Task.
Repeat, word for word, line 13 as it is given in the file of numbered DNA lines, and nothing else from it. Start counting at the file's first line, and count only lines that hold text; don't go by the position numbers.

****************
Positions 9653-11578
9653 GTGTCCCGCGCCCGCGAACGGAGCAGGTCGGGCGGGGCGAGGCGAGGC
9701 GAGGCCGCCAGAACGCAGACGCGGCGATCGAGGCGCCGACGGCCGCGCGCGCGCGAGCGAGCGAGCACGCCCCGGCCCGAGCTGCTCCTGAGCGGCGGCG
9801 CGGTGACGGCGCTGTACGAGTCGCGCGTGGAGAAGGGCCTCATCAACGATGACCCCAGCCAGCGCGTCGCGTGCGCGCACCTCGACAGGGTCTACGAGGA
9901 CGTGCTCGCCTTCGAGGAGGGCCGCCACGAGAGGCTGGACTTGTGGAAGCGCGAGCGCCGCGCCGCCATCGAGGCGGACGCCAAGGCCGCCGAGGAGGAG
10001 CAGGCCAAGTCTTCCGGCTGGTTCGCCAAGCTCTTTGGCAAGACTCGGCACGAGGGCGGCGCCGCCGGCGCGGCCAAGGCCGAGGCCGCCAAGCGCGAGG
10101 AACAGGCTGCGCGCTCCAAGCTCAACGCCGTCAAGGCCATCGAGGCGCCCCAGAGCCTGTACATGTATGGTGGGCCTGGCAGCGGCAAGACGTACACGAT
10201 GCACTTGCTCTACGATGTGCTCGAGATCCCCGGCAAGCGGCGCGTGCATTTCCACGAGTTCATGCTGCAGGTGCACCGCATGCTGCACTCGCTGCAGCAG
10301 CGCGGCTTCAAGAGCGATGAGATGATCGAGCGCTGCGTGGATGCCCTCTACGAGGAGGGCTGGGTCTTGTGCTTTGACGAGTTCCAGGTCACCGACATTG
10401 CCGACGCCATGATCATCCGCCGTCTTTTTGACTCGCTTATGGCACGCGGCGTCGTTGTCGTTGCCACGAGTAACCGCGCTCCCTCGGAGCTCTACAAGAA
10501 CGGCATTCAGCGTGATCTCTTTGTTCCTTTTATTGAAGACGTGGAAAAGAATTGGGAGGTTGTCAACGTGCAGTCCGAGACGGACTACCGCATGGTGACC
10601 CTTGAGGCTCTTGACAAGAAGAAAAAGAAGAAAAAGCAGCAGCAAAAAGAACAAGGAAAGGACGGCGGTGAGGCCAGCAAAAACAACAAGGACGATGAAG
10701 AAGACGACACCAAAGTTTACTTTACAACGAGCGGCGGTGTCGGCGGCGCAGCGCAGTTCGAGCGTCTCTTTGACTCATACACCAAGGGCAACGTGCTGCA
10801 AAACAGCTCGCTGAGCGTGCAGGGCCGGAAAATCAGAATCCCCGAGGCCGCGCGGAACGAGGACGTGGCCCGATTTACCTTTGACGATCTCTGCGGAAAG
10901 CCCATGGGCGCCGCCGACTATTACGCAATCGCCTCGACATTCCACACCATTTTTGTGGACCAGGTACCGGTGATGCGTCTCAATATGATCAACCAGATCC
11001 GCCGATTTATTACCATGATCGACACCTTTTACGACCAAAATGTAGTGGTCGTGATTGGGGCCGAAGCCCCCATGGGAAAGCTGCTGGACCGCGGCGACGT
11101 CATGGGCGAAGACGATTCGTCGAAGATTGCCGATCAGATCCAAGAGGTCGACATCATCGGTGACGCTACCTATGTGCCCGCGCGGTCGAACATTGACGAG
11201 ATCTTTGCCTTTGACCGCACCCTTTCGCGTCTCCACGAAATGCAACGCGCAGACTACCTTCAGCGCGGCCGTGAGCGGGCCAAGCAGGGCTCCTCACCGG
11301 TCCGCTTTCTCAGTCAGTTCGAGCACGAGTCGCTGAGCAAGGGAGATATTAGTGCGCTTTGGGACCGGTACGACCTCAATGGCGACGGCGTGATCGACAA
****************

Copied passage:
10701 AAGACGACACCAAAGTTTACTTTACAACGAGCGGCGGTGTCGGCGGCGCAGCGCAGTTCGAGCGTCTCTTTGACTCATACACCAAGGGCAACGTGCTGCA